The Best Of Times
1980
1.33 | 5 ratings
Too Much Time on My Hands
1981
3.33 | 3 ratings
Rockin' The Paradise
1981
3.29 | 7 ratings
Regeneration
2011
3.00 | 2 ratings
The Same Stardust
2021

STYX Reviews


Showing last 10 reviews only
 Equinox by STYX album cover Studio Album, 1975
3.51 | 228 ratings

BUY
Equinox
Styx Prog Related

Review by ElChanclas

4 stars Equinox is the 5th studio album by American classic rock, progressive rock, hard rock band Styx, and the last to feature John Curulewski on guitars and vocals.

A New Year's Day Šlbum to light up the new born 1975, a total celebration indeed! Dennis DeYoung says is the first well mixed and produced Styx album, and I have to agree with that, all the instruments are perfectly balanced and the vocal trio sounds better than ever. A really solid record top to bottom with some higher highlights than others but always peaking, no offense but at some point it even sounds kind of British, specially in songs like Mother Dear? exquisite stuff! The Panozzo Bros are a rhythmic force tight as a blood bond could be, DeYoung has gone even more Prog like than on the previous Man of Miracles but this time with the correct melodic input in every perfect spot throughout the whole album. To my ears, the very first excellent album by these group of great musicians. Midnight Ride and Born for Adventure are the two rockers of the album and you can tell James Young has the credit to most of that heavy sound of side B, with the JC's beautiful instrumental Prelude 12" being the exception to that! Then comes the closer mini epic song Suite Madame Blue?exceptional keyboards, heavy riffing, Dennis's vocals are smooth, elegant and flawless, everything works perfectly here. For those who don't know this record, I highly recommend it!

 The Grand Illusion by STYX album cover Studio Album, 1977
3.75 | 332 ratings

BUY
The Grand Illusion
Styx Prog Related

Review by BrufordFreak
Collaborator Honorary Collaborator

3 stars The album that made Styx one of THE hot tickets for stadium rock concerts in the years following 1977, it was definitely the highpoint of both their creativity and popularity. Still retaining some respect and for their classical and almost-progressive penchant for experimental blends, the form of their most well known (and, surprisingly, radio- popular) "epic"--the six-and-a-half-minute "Come Sail Away"--as well as anthemic hits in the title song and "Fooling Yourself (Angry Young Man)", the KANSAS-like infusions of classical riffs and themes remain a strong and alluring element throughout this album--which is why prog rockers like me remained somewhat interested and allegiant. But, this was, unfortunately, the end. The 80s ushered in a kind of music that kind of pushed the "classic rock" and classical music-trained bands into the background--almost relegating them to "dinosaur" status despite the rise of Metal hair bands.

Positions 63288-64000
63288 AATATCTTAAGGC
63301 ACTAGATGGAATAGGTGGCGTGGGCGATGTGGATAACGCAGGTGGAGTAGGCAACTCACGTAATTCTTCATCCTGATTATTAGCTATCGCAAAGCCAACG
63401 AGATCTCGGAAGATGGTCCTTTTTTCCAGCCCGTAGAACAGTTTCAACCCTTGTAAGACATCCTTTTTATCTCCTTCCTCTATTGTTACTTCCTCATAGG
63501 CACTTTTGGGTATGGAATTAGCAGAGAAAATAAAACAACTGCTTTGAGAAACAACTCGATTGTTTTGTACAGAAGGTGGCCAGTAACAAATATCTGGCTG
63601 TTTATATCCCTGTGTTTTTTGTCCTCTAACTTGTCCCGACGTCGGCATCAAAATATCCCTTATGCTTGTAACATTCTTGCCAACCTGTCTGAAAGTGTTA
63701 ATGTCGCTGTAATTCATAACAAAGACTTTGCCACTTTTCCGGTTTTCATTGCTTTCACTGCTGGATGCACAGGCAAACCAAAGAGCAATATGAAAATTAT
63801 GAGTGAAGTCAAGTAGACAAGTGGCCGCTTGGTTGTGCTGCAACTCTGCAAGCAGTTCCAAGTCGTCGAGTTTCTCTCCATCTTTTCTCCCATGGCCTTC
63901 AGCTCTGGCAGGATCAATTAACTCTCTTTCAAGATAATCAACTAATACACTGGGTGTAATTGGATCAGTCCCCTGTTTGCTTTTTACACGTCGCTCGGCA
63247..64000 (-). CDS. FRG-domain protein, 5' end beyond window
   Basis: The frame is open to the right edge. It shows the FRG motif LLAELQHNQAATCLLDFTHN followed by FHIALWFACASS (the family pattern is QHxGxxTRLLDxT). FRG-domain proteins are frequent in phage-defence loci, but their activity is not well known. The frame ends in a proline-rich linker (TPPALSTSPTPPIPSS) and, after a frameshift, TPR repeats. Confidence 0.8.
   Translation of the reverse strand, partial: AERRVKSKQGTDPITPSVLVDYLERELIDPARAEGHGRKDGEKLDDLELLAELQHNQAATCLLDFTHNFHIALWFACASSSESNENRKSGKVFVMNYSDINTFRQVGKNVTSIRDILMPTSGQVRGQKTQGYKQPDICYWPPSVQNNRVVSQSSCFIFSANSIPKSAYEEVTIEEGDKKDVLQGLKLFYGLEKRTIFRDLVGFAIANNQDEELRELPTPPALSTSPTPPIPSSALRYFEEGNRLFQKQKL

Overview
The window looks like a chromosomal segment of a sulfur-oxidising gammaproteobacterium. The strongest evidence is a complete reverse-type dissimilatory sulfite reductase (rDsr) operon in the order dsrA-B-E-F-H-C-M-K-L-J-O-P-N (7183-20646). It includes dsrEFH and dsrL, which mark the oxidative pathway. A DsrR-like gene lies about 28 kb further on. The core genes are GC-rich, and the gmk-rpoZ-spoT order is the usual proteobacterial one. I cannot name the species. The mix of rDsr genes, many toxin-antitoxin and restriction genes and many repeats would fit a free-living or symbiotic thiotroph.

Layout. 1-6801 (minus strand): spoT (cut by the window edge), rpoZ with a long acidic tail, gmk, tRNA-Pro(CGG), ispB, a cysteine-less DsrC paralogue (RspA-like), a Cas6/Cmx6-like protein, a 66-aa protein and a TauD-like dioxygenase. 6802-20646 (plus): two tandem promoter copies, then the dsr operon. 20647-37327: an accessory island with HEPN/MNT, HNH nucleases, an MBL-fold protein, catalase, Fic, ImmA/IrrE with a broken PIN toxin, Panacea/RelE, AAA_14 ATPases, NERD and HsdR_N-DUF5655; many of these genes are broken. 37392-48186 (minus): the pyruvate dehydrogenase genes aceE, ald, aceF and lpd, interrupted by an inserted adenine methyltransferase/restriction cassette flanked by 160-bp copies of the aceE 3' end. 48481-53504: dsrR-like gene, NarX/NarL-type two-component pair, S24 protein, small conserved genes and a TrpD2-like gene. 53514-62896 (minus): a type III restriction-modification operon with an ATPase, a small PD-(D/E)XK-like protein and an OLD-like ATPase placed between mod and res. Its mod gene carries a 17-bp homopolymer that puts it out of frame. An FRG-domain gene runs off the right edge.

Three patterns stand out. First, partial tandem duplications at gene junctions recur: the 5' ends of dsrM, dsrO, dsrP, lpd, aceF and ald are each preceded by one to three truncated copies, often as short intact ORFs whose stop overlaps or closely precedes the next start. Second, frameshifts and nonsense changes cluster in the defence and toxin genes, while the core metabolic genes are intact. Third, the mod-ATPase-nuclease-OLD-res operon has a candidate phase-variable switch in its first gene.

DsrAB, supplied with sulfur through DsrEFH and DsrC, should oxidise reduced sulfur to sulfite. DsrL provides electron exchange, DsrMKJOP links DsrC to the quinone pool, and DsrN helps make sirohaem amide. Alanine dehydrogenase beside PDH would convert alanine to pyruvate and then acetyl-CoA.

When listening to the Styx discography in order, I can't help but feel that the songs on this album pale in comparison to some of their previous songs, but as a whole album there is a kind of homogeneity here that works, that keeps the listener interested. I wonder how the band sounded repeating and/or reworking their 1970s productivity during the Naughties and Teens.

The first of my favorite Styx albums that I just can't force myself to give four stars to; I think that overall this is, like Supertramps' Breakfast in America and Pink Floyd's The Wall, an album of extreme popularity due to the crest of their wave of world-wide familiarity, not necessarily due to their best display of compositional creativity.

 Crystal Ball by STYX album cover Studio Album, 1976
3.23 | 208 ratings

BUY
Crystal Ball
Styx Prog Related

Review by BrufordFreak
Collaborator Honorary Collaborator

4 stars Again an album by a band that helped me enter and fall into love with the "prog" side of music, but which I had skipped due to its band members' choice to steer away from the experimental, album-oriented musical explorations. The radio successes of "Lady" and "Light Up" and "Lorelei" had, I think, lured them into the game of seeking "hits" and power-packed four- and five-minute songs over the suites and epics that had previously tempted them. Plus, I think Tommy Shaw was the recruit that kind of sealed the commitment to "rock" over "experimental" music. (Don't get me wrong: Mr. Shaw's talents are nothing to laugh at: he is quite talented as both guitarist, singer, and songwriter; he just had a more natural predilection toward rock than prog.) With Crystal Ball the band were able to crank out three more earworm anthems of radio- and crowd-friendly songs in "Jennifer" "Mademoiselle" and the title song. Even the opener, "Put Me On" couldn't help but display the band's previous and continued fixation and curiosity with classical music forms and structures, but then they develop into hard rockin' Blue ÷yster Cult-like aggression. Overall, Tommy's influence hadn't really taken over, he was still a guest/sideman, so the Panozzo/DeYoung/Young/Curulewski Catholic school collaborative spirit still reigned supreme--and Tommy fit in at first (listen to that searing guitar throughout Jennifer!). His stage presence (and long-haired angelic looks) gave the band a new dimension in concert (one that led to the attendance of swooning teenage girls--an element that was often absent at the concerts of the true hardcore progressive rock bands). "Shooz" and "This Old Man" (Tommy's impressive debut as a lead vocalist) showed the band's interest in exploring the type of jam music coming from the Southern Rock scene. "Clair de lune/Ballerina", like the title suggests, shows the band once again taking a well-known piece of pop classical music, and forcing it into a rock form and sound palette, and, unfortunately, once again not really succeeding (as Renaissance or ELP would). Again, this is not really a prog rock lover's dream album, but it is yet another step forward in the development and maturation of one of America's great stadium rock bands. Another album that is too good to relegate to the three star bin.